of labor, and I know there is something to be said on
both sides.
There is no excellence, per se, in poverty; rags are no
recommendation; and all employers are not rapacious and
high-handed, any more than all poor men are virtuous. My
heart goes out to the man who does his work when the
“boss” is away, as well as when he is at home.And the
man who, when given a letter for Garcia, quietly takes the
missive, without asking any idiotic questions, and with no
lurking intention of chucking it into the nearest sewer, or of
doing aught else but deliver it, never gets “laid off ” nor
has to go on a strike for higher wages.
Civilization is one long anxious search for just such
individuals. Anything such a man asks shall be granted.
He is wanted in every city, town and village - in every
office, shop, store and factory. The world cries out for
such: he is needed and needed badly - the man who can
“Carry a Message to Garcia.”
Elbert Hubbard – 1899
By Elbert Hubbard
THE WORLD BESTOWS ITS BIG PRIZES, both in money and honors, for
but one thing. And that is Initiative.
What is Initiative? I'll tell you: It is doing the right thing without being told.
But next to doing the thing without being told is to do it when you are
told once. That is to say, carry the Message to Garcia: those who can carry a
message get high honors, but their pay is not always in proportion.
Next, there are those who never do a thing until they are told twice: such
get no honors and small pay.
Next, there are those who do the right thing only when Necessity kicks
them from behind, and these get indifference instead of honors, and a
pittance for pay. This kind spends most of its time polishing a bench with
a hard-luck story.
Then, still lower down in the scale than this, we have the fellow who will
not do the right thing even when some one goes along to show him how
and stays to see that he does it: he is always out of a job, and receives the
contempt he deserves, unless he happens to have a rich Pa, in which case
Destiny patiently awaits around the corner with a stuffed club.
To which class do you belong?
Elbert Hubbard
Elbert Hubbard was a renowned philosopher, author, editor and lecturer
of the late nineteenth and early twentieth centuries. In 1895, he founded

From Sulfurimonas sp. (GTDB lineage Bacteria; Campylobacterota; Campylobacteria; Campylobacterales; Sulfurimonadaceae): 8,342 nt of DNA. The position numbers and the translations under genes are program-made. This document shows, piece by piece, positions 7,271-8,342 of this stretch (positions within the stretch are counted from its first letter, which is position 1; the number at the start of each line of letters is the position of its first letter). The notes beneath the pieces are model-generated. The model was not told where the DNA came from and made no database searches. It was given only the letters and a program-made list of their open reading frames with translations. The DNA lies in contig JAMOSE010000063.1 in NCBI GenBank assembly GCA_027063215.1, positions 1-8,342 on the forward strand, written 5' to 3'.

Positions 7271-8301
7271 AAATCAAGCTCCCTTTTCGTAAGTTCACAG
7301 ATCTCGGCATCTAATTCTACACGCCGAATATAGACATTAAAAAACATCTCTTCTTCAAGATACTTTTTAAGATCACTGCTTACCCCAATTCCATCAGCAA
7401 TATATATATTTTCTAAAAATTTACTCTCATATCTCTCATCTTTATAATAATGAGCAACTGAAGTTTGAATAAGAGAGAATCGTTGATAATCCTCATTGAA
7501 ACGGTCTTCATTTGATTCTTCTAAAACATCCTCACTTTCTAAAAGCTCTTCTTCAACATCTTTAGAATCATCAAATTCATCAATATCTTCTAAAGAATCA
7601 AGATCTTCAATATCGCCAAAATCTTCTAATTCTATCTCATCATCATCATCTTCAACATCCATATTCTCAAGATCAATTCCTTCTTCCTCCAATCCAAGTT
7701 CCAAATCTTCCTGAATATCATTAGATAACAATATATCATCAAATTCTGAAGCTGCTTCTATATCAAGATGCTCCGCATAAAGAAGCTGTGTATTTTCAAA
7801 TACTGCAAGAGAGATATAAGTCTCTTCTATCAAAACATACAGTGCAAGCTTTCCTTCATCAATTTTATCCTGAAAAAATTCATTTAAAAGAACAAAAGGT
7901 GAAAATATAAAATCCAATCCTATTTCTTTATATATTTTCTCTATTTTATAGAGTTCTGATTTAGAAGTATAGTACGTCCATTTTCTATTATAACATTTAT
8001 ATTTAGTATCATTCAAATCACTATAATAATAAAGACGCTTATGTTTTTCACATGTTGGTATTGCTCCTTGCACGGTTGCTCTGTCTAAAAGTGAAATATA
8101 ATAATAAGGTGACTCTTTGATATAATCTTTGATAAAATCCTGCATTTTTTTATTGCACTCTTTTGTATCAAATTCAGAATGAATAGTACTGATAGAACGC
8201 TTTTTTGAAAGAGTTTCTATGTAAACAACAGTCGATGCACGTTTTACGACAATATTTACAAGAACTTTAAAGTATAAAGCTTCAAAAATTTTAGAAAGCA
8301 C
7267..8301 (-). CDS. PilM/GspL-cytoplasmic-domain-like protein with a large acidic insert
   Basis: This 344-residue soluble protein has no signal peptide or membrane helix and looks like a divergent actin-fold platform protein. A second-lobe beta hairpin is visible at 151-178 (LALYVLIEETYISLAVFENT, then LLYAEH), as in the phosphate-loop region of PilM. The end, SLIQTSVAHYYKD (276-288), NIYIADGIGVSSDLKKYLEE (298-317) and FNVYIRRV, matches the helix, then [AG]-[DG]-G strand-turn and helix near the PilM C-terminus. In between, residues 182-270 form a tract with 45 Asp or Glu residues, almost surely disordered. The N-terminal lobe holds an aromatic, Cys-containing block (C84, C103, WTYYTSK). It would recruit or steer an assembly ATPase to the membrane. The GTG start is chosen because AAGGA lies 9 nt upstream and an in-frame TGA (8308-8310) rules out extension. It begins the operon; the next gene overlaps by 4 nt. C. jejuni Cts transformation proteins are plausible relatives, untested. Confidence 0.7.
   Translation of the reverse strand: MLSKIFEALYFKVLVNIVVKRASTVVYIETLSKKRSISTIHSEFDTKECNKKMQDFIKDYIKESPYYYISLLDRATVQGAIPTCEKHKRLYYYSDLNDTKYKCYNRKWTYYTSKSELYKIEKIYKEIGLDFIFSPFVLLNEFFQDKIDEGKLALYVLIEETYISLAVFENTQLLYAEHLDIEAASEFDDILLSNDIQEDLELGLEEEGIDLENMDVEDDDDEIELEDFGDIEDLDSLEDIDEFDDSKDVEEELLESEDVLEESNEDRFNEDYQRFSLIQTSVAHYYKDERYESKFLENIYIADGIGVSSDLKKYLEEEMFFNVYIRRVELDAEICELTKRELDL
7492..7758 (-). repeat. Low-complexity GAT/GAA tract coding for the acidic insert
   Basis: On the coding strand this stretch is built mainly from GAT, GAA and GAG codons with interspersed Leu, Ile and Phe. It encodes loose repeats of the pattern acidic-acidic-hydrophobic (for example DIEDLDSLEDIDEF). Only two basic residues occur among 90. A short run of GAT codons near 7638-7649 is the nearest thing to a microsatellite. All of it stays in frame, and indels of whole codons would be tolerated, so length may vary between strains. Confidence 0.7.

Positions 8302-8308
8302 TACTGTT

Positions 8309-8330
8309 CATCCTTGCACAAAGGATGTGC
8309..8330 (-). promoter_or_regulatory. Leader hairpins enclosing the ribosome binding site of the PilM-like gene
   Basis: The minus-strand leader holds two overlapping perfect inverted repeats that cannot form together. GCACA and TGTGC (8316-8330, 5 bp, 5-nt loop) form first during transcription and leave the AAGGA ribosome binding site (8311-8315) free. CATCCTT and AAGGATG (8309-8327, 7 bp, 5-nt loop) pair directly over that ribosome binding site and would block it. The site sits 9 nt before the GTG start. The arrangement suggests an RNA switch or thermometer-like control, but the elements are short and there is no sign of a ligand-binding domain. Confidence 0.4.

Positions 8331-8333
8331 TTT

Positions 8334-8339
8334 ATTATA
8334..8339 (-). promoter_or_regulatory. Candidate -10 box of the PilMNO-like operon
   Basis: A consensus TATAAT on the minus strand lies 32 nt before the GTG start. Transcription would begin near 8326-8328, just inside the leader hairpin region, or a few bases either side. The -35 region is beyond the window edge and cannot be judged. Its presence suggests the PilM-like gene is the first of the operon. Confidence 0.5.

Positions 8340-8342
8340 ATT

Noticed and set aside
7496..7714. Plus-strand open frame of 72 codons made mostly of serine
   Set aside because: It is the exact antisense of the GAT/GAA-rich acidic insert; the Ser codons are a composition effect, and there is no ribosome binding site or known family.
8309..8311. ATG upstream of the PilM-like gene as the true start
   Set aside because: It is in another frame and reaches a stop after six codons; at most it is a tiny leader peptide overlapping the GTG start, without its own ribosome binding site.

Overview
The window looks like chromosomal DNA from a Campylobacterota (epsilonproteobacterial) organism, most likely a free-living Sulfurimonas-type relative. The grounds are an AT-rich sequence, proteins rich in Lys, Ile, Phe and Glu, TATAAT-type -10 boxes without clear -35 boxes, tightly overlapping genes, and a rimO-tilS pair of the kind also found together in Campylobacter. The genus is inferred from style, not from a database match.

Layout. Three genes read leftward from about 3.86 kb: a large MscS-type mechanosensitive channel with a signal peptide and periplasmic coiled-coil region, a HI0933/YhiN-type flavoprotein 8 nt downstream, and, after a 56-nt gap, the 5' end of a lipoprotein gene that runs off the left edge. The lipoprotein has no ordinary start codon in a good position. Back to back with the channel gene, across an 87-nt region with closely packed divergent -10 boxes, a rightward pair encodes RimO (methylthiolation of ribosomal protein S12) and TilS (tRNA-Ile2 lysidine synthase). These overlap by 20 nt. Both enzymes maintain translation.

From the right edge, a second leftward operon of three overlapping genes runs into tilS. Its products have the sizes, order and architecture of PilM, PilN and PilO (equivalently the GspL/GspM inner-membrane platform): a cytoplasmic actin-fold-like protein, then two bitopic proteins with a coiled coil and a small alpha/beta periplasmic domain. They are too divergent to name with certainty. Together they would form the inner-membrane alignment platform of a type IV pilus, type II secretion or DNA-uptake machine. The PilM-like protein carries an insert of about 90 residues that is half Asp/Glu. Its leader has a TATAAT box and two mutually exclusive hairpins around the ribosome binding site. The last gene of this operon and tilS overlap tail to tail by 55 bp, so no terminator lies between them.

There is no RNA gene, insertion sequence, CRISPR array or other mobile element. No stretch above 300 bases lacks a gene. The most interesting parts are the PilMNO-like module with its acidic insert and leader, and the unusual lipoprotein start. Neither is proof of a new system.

the Roycrofters, a semi-communal community of artists and craftspeople,
in East Aurora, NY. He and his wife were lost at sea, May 7, 1915, while
travelling to England aboard the ill-fated Lusitania.
Calixco y Inigues Garcia
Calixco y Inigues Garcia was a Cuban revolutionist and a leader in the
Cuban insurrection against Spain (Ten Years War 1868-78). He was
captured and imprisoned for his activities until its end in 1878. After his
release he was again arrested. In 1895, he came to the United States and
as the leader of the Cuban Insurgents, played an important role in the
United States war with Spain. He died in Washington, D.C. in 1898
while there as part of a committee to discuss Cuban affairs with
President McKinley.
Colonel Andrew Summers Rowan
[ROU un] was an American Army officer and graduate of West Point
class of 1881. After his service in the Spanish American War, he served
in the Philippines and posts in the United States, retiring in 1909. He died
in 1943. Rowan did write his own story of this famous account entitled
“How I Carried the Message To Garcia.”
A Message To Sales People
Elbert Hubbard understood that successful people get things done. He
cared less about the process and more about the individuals who were
willing to take on the challenge and do what it took to achieve success.
Too many of us today are focused on the 10 steps for doing this or the 50
ways to do that. We want to read and understand the instructions before
we take the first step. Then, when we fail, we blame those instructions
for being unclear.
Hubbard’s message to us is clear. If you want to be a success in life, you
must get the important jobs done.YOU must get them done. No excuses,
no whining. He didn’t say that you had to do it alone, but that ultimately
you must do what it took to compete the task.
If Colonel Rowan was a sales rep, he would get to see the CEO. He would
find out who his competition was. He would make enough calls to find
enough prospects to make enough presentations to close enough sales to
make the monthly numbers! And if he did not know how, he would seek
out the advice he needed without waiting for his company to offer a free
training program.
Rowans call me all the time. They find me on the web or meet me at
a conference and they ask specific questions. I know they are Rowans
when they immediately apply what they learn and reach their goals. The
world is waiting for more people like Colonel Rowan. They will never
be unemployed. They will never be broke (for long). They will always
be in demand.
Are you Colonel Rowan? Can you get the message to Garcia?
It’s up to you.
Do what it takes,
Steve Waterhouse
Putting The Force Back Into Sales
Steve Waterhouse is an author, consultant, and
speaker who helps individuals and companies
increase their sales. His company has trained
the best sales people around the world.
He can be reached at 1-800-575-3276 or
[email protected]